In one approach, the implant 10, 110 or 210 is inserted via a direct lateral (DLIF) approach, for example as shown in FIG. 1. In one aspect, the implant 10, 110 or 210, shown in FIGS. 2-7B, will have a selected or desired physical shape and size for use in a spinal medical procedure. Those of skill in the art will readily recognize that the implant 10, 110 or 210 may take on any shaped desired or required for a particular medical use or application. Further, those of skill in the art will recognize that the implant may also be a dynamic vertebral implant device, with varying shape and size depending on the medical application where the implant used.

Prior to insertion, known medical instruments and tools may be used to prepare the intervertebral disc space 101, including pituitary rongeurs and curettes for reaching the nucleus pulposus or other area in the disc space 101. The disc space 101 may be prepared with a partial or complete discectomy. Ring curettes may be used as necessary to scrape abrasions from the vertebral endplates 103 and 107. Using such instruments, a location which will accept the collapsed implant 10, 110 or 210 is prepared in the disc space 101. Those of skill in the art will recognize that the collapsed implant 10, 110 or 210 may be positioned at any desired location between the adjacent vertebral bodies 103 and 107 depending on the surgeon\'s need and the performed surgical procedure or medical application.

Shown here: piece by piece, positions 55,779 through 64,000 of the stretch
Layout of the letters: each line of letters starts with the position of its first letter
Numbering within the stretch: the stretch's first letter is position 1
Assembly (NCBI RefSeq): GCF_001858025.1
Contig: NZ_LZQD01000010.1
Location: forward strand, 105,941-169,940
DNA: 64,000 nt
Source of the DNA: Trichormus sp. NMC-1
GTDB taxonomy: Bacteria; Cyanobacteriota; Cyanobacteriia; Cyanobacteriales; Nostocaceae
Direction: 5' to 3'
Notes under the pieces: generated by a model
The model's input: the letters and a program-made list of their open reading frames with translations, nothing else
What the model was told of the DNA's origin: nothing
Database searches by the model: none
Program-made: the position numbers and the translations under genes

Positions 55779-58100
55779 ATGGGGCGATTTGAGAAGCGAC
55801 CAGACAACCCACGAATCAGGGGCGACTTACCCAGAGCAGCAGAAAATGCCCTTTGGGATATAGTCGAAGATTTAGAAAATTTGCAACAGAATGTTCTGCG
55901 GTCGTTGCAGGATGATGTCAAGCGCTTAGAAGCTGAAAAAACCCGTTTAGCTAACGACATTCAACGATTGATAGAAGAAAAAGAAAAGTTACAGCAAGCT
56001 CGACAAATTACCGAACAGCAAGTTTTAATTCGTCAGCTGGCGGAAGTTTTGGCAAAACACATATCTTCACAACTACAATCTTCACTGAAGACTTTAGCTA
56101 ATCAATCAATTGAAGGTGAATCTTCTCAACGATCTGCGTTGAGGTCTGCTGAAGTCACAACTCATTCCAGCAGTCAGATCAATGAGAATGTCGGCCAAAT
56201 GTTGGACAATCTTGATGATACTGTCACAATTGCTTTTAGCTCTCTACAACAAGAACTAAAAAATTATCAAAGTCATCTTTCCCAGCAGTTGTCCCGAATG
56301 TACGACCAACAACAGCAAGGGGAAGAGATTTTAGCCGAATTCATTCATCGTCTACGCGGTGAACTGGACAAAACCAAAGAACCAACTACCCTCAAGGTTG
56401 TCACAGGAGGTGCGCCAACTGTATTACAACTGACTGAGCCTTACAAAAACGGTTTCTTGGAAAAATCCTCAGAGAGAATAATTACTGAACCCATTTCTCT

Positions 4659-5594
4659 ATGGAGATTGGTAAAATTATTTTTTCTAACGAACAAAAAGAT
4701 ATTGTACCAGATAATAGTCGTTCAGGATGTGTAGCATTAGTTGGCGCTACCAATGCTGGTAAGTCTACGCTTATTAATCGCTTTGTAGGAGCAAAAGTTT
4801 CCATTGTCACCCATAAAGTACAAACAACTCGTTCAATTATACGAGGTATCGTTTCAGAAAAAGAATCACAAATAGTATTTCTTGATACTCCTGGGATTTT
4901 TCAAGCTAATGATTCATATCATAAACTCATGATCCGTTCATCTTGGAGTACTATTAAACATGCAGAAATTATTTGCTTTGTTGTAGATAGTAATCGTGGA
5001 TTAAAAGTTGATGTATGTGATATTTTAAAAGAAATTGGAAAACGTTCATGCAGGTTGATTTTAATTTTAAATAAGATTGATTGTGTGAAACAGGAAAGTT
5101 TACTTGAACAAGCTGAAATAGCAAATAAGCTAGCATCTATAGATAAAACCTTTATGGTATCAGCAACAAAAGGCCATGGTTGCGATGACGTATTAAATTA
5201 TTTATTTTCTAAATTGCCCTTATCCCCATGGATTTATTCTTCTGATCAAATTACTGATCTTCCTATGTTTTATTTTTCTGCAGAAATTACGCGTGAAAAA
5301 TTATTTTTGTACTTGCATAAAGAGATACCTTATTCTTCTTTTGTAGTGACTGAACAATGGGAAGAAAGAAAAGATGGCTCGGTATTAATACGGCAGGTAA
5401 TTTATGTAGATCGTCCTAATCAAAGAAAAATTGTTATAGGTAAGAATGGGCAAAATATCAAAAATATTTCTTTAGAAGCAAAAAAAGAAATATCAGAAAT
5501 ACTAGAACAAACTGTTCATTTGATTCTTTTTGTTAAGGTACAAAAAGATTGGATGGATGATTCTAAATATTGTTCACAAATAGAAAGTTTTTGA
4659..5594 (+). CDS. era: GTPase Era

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stats Patent Info
Application #
US 20120277861 A1
Publish Date
11/01/2012
Document #
13096668
File Date
04/28/2011
USPTO Class
623 1712
Other USPTO Classes
623 1716
International Class
61F2/44
Drawings
11


Intervertebral Disc